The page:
Administration of justice offences (attempts to pervert the course of justice, perjury, concealing offences for a benefit, and the like) have the potential to lead courts into error and undermine public confidence in the justice system as a whole.
The penalty for serious abuse of the system’s trust is frequently greater than whatever consequence the offender had been trying to avoid. Examples (all, coincidently, drawn from NSW) include Marcus Einfeld’s speeding tickets, a lawyer struck off the Roll for telling lies to get his clients’ cases moved to another venue, and the Bankstown probation officer who gave his clients better reports than they deserved (blogged about here last year).
Manufacturing false information in support of a plea of mitigation is a form of attempting to pervert the course of justice. In R v Bailey  2 Cr App R (S) 47, the accused invented a story of a dead wife and child to get the sentencing court’s sympathy. He had been given a community order for the original offending, but got two-and-a-half years of jail for the lies.
The accused in Church v R  NSWCCA 149 put more preparation into her false claim that she was battling cancer. Several months prior to standing for sentence for an assault, she shaved her head and took to wearing a bandanna, and let it be known around her community that she had been diagnosed with the disease. When she claimed to be attending chemotherapy appointments she would go elsewhere. Her community took up a collection for her medical expenses, and she accepted the money.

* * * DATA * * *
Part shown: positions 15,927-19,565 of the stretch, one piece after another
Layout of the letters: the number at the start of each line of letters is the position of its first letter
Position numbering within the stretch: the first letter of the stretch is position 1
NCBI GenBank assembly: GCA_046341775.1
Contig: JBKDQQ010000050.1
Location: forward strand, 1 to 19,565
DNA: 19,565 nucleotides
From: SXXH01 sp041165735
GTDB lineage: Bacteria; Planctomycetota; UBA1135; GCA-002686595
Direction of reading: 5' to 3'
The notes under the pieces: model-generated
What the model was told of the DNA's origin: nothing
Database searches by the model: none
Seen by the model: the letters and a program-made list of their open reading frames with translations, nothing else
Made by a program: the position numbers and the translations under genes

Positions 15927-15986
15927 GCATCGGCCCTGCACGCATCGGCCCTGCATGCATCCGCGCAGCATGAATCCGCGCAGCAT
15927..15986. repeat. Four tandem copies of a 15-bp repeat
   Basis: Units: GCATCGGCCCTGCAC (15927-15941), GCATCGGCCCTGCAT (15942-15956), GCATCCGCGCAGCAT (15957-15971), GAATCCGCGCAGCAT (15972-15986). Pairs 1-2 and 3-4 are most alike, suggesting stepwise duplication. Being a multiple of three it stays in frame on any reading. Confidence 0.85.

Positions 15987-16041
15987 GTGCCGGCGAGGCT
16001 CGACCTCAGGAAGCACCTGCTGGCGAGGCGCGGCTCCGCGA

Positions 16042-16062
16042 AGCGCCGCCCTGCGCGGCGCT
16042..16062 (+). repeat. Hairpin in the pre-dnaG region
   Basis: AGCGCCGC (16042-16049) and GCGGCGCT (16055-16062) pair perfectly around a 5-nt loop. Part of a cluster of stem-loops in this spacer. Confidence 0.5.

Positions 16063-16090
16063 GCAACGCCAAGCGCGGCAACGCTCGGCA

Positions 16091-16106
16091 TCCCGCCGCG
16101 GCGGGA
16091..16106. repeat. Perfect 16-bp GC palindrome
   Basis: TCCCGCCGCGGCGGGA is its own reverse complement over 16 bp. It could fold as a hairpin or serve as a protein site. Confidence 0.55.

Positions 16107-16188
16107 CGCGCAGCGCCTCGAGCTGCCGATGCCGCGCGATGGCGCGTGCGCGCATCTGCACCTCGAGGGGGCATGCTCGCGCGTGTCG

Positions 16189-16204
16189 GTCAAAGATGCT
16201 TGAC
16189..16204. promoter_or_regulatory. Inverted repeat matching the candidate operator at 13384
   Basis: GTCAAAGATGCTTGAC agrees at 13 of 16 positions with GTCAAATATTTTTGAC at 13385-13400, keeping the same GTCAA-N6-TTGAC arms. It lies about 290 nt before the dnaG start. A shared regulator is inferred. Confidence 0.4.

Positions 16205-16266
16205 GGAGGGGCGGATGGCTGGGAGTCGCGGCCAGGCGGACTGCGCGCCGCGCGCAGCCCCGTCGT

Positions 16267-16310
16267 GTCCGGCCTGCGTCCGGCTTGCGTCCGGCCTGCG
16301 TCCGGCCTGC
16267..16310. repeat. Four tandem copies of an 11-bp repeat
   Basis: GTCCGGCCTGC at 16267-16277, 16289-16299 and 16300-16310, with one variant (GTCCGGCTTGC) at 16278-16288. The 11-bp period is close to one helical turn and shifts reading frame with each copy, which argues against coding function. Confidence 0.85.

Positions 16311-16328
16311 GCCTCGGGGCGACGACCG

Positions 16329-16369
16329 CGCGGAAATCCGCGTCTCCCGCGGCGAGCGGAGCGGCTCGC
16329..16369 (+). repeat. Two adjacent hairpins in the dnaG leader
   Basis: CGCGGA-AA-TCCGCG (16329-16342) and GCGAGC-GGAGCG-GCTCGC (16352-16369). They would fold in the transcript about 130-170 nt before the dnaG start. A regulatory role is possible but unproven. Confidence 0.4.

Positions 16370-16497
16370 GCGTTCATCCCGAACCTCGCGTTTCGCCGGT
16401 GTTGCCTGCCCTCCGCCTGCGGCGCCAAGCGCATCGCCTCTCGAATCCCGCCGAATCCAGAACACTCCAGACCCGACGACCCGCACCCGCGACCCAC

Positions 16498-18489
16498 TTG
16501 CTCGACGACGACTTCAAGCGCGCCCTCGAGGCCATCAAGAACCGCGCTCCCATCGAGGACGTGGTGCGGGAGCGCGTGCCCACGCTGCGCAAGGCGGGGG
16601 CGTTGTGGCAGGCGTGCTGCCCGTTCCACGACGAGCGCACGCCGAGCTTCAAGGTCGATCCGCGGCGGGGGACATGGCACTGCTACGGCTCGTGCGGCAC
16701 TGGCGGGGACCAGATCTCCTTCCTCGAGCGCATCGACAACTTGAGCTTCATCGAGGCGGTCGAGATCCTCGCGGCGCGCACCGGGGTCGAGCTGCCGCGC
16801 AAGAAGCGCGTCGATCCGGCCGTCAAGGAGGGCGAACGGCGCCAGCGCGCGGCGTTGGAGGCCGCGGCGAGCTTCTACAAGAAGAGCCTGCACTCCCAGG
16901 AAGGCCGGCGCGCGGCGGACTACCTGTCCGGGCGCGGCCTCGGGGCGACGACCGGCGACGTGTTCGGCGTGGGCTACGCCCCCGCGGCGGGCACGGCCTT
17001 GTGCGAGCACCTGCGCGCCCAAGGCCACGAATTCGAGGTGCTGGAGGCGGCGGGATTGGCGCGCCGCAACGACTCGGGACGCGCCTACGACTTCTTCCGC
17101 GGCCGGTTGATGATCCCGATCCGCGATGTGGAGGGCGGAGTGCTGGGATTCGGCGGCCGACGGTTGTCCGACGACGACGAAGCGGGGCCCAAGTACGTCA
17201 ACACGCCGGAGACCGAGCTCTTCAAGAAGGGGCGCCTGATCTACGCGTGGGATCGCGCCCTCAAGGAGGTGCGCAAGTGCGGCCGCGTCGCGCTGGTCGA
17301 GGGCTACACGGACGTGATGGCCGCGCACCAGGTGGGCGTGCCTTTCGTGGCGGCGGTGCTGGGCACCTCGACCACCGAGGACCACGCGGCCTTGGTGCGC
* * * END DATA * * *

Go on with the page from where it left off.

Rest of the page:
The magistrate told the accused when sentencing her for the assault that, if not for the cancer, she would be going to jail. After the ruse was discovered, the sentencing judge for the perversion of justice charge agreed that this should have been so. She was sentenced to imprisonment for a total term of 2 years 8 months for the attempt to pervert justice, with a non-parole period of 1 year 4 months.
She appealed the term, arguing (amongst other things) the sentencing judge had erred by considering the penalty the appellant might have received if not for the lie. This was rejected.
Button J [McClellan CJ and Price J agreeing] at 23:
I consider that it was an important part of assessing the objective seriousness of the public justice offence for the sentencing Judge to determine the effect that the offence had on the proceedings before the Magistrate. By way of illustration, identical lies on oath (“I did not see my neighbour drive his car that day”) may be vastly different in seriousness, depending upon whether what was at stake was a fine for driving whilst disqualified, or many years in gaol for murder. I do not perceive error in the sentencing Judge undertaking that task.
The Court of Criminal Appeal found that the sentencing judge was determining what ought to have happened, not what would have happened (which could only be speculative). It regarded the sentence as stern, but not manifestly excessive.